CIBC Bank and Trust Company (Cayman) Limited v T&S (unreported, 16 July 2021) was the first decision of the Grand Court dealing with the variation of trusts established under the special trusts alternative regime (STAR).

A "STAR trust" is a form of statutory trust that was introduced into Cayman Islands law to overcome some of the difficulties arising from the use of more conventional offshore trusts (for further details please see "Structuring from the foundations to the stars: Cayman foundation companies and STAR trusts"). For example, unlike conventional trusts, STAR trusts can be established without a perpetuity period and for the benefit of persons, purposes or both. The purposes can be of any kind or number and do not have to be charitable (provided that they are not contrary to public policy or illegal). Therefore, it is the enforcers of a STAR trust (or the court), not the beneficiaries (if there are any), that have the power or duty to enforce the STAR trust, thereby separating enjoying the benefit of the trust's assets and the trust's enforcement.


A significant way in which STAR trusts differ from ordinary trusts, and particularly important in CIBC, is the disapplication of the court's jurisdiction under section 72 of the Trusts Act (as revised); in ordinary trusts, section 72 permits the court to consent to variations of trusts on behalf of certain categories of beneficiaries. In STAR trusts, the relevant power to effect changes is contained in section 104 of the Trusts Act.

If over time the execution of a STAR trust in accordance with its terms becomes "impossible or impractical, unlawful or contrary to public policy or obsolete, in that by reason of changed circumstances, it fails to achieve the general intent of the special trust", the trustee must, unless the trust is reformed pursuant to its own terms, apply to the court to reform the trust using the cy-pres doctrine. If the trust cannot be reformed consistently with the general intent of the trust, the trustee must dispose of the trust property as though the trust has failed.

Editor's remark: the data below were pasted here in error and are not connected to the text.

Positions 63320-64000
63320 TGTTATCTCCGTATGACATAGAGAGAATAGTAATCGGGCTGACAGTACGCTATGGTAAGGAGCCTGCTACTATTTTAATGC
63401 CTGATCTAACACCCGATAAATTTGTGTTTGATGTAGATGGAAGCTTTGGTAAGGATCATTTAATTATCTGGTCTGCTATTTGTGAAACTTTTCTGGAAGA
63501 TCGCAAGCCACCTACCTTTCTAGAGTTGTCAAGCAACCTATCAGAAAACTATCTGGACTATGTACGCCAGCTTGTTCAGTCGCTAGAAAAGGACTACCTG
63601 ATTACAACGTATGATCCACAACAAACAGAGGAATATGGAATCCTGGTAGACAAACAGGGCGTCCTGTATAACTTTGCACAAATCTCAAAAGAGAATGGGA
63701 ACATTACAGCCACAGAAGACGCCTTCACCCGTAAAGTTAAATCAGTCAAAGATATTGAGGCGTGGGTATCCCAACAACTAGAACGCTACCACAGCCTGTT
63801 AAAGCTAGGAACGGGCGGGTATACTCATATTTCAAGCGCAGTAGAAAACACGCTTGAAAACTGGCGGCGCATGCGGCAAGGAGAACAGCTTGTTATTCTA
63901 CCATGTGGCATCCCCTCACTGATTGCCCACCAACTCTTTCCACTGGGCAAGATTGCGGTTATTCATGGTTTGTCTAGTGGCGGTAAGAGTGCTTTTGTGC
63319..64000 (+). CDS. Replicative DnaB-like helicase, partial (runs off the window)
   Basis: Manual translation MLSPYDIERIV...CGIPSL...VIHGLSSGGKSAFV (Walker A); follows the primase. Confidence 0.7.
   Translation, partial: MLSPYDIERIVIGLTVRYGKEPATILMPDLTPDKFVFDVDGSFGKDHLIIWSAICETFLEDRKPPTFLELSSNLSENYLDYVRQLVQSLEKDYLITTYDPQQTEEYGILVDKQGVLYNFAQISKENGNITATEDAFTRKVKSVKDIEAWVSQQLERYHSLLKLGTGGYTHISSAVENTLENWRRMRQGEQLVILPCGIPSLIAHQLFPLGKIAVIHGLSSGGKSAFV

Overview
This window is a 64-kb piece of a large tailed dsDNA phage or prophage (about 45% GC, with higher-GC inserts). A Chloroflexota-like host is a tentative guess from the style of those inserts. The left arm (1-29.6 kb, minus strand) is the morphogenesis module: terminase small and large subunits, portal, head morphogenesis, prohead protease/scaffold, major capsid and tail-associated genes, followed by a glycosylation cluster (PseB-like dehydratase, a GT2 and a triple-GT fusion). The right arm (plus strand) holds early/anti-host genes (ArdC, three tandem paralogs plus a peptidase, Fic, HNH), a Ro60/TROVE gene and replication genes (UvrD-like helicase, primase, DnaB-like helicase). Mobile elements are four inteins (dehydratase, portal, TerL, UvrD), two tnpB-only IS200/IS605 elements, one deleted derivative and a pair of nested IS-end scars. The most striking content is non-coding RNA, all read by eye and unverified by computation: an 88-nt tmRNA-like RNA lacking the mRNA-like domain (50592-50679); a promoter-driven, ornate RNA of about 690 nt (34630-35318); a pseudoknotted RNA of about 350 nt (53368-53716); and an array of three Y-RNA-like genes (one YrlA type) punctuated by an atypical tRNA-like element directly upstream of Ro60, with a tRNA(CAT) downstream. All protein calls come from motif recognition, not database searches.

In CIBC, the trustee of the STAR trusts in question (the trustee and the trusts, respectively) applied to the court to reform the trusts through cy-pres, pursuant to section 104 of the Trusts Act, on the basis that the trusts' execution had become obsolete(1) as a result of the primary beneficiary's decision to relocate to a different tax jurisdiction. There was evidence that this change of residence had been unforeseen by the settlor at the time that the trusts were settled and that it would have had punitive tax consequences, wholly contrary to the settlor's intentions.


The term "obsolete" is not defined in the Trusts Act and it has not been considered in previously reported case law in the Cayman Islands. Having considered the context of the word in this particular legislation, and other contexts, the Grand Court provided the following guidance as to the meaning of the concept in the context of reformation under section 104 of the Trusts Act:

  • obsolescence must be by reason of changed circumstances;
  • it is the trust's execution that must have become obsolete, rather than the trust itself;
  • the language "fails to achieve the general intent of the special trust" means that the trust's execution in accordance with its terms can no longer achieve the settlor's original intention in the changed circumstances, rather than needing to show that the execution has become impossible or redundant; and
  • section 104 requires, by the expression "is or becomes" obsolete, that the change of circumstances affecting the trust's execution has already come into existence prior to the application being made; it does not extend to a possible future change of circumstances that has not yet occurred.

General intent